The recent serious allegations of CNN broadcasting fake news aren’t new for the Atlanta-based cable network. On June 7, 1998, in an effort to compete with CBS’s popular 60 Minutes program, CNN launched a new program called NewsStand. It aired a story entitled “Valley of Death,” which alleged that 16 Green Berets and 120 indigenous troops on a top-secret mission deep inside Laos had destroyed a village, killed women and children, and had directed U.S. aircraft to drop lethal sarin nerve gas on U.S. war defectors. The next day, Time Magazine repeated the allegations in a news story headlined “Did the U.S. Drop Nerve Gas?” It was written by CNN Producer April Oliver and CNN International Correspondent Peter Arnett, who produced the CNN story that aired June 7.

The broadcast and Time article stemmed from one of the most successful operations conducted during the eight-year secret war in Laos during the Vietnam War, codenamed “Operation Tailwind”, run under the aegis of the Military Assistance Command Vietnam – Studies and Observations Group, or simply SOG.

Capt. Eugene McCarley is standing in the back of a CH-53D Marine Corps HMH-463 heavy-lift helicopter in September 1970, moments before launching into Laos on the top-secret mission Operation Tailwind. McCarley was the commanding officer of B Company Hatchet Force, based at the secret SOG compound in Kontum, Command and Control Central (CCC). On this mission, B Company had three platoons with a total of 16 Green Berets and 120 highly trained Montagnard indigenous troops.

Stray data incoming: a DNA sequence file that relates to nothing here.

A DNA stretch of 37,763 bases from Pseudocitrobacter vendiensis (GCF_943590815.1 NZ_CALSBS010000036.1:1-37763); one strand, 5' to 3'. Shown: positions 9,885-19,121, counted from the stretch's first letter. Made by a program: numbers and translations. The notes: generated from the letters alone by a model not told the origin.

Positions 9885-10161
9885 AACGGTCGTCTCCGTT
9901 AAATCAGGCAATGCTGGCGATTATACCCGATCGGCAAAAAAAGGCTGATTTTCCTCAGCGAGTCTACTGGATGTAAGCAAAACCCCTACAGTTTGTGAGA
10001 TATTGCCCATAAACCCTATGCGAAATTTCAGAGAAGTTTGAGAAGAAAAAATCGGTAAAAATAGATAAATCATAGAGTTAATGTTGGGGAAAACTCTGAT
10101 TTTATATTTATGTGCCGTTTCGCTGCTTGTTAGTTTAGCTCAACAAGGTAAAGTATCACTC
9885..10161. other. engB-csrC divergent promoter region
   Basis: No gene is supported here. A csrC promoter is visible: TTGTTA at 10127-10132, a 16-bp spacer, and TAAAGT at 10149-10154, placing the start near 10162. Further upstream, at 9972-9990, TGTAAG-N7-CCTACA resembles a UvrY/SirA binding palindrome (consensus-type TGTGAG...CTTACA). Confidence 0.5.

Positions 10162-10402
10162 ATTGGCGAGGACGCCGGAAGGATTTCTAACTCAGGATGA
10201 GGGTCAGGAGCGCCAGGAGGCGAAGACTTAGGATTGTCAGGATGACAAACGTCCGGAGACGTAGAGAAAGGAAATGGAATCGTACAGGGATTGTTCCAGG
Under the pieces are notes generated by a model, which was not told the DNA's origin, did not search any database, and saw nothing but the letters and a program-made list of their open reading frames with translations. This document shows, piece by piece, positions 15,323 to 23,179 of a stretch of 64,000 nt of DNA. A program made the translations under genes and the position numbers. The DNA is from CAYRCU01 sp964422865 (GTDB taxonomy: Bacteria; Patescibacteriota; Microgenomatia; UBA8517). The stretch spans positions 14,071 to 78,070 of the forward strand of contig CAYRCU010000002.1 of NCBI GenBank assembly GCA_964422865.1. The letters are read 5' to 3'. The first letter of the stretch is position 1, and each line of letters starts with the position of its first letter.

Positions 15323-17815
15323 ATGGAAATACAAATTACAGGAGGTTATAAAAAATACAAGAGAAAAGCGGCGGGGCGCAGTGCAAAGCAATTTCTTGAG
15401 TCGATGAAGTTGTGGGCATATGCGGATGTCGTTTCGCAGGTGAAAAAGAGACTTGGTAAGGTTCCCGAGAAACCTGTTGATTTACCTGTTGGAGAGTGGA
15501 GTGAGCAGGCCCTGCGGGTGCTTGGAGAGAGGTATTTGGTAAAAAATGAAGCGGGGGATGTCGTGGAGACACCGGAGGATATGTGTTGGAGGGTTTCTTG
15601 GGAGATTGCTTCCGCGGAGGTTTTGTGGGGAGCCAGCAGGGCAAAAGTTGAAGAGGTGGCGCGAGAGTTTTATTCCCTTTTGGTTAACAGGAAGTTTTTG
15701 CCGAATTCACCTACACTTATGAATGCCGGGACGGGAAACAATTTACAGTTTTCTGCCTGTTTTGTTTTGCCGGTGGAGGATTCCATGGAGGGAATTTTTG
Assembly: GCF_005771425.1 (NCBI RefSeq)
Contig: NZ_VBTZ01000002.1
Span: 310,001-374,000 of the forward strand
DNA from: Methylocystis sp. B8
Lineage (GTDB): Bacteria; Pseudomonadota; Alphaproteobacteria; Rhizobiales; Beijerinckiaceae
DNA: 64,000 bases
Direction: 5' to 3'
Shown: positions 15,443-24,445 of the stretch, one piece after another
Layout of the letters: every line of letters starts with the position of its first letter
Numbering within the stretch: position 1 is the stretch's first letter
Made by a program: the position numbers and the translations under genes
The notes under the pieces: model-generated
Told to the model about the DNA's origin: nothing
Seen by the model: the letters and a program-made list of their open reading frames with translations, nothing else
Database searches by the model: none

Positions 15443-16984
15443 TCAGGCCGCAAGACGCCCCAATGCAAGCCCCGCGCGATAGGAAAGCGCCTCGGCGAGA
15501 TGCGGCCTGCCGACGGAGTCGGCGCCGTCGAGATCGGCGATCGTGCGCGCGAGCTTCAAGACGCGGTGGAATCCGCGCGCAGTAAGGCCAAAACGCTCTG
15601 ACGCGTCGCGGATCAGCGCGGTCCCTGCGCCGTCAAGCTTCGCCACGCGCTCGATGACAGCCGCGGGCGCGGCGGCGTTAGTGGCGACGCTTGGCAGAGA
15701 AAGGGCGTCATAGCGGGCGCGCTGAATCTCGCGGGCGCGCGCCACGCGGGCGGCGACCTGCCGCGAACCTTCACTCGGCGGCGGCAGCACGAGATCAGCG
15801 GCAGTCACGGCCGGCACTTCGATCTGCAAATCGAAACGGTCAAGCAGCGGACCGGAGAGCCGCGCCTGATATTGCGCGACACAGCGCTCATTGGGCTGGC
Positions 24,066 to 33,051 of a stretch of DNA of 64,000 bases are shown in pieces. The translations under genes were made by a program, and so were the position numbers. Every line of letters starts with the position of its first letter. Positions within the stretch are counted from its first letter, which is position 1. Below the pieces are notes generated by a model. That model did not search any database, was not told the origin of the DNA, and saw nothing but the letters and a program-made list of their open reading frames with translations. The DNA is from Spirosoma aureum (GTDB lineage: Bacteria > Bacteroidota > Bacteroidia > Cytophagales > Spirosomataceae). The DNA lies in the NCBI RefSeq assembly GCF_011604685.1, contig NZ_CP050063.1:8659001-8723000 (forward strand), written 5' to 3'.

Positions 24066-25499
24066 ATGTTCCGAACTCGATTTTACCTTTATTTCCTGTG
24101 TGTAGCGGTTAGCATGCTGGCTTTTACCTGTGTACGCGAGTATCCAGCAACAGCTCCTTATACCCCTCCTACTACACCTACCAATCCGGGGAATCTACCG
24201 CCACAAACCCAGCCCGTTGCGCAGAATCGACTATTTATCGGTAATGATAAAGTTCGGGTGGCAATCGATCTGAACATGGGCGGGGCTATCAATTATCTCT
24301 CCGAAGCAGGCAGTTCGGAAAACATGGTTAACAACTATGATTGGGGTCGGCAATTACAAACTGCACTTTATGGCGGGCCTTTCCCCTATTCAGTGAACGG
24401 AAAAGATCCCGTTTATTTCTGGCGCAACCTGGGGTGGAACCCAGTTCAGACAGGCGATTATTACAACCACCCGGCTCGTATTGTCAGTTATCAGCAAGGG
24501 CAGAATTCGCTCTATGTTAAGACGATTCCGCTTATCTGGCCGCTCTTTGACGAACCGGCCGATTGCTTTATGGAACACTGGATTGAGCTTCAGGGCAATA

It was conducted south of the Bolovens Plateau in southern Laos 47 years ago. Led by Green Beret Captain Eugene McCarley, 15 Green Berets and 120 Montagnard mercenaries executed a hair-raising, four-day mission deep inside enemy territory to take the pressure off of a CIA operation farther west in Laos dubbed Operation Gauntlet, with a diversionary operation along Highway 165 on the plateau made against the communist North Vietnamese Army (NVA). Operation Tailwind not only succeeded in diverting NVA assets and hundreds of soldiers from the CIA battlefield, but it netted one of the largest intelligence coups by a Green Beret team in the secret war’s history.

Operation Tailwind went down in the annals of SOG history as one of the most successful operations because of its unique nature and because it was conducted beyond the area routinely authorized for SOG operations in Laos. This was a success due in large part to the aggressive leadership of McCarley, a SOG veteran who had run SOG reconnaissance missions into Laos, and the relentless day-and-night air cover provided to the Green Berets by Air Force SPADs, F-4 Phantom jets, C-119K Stingers, C-130E Spectre gunships, forward air controllers, Marine Corps Cobra gunships, and heavy transport CH-53D Sikorsky helicopters. In 2015, SOFREP produced a six-part series on Operation Tailwind that focused on the valor of the men involved in the secret mission.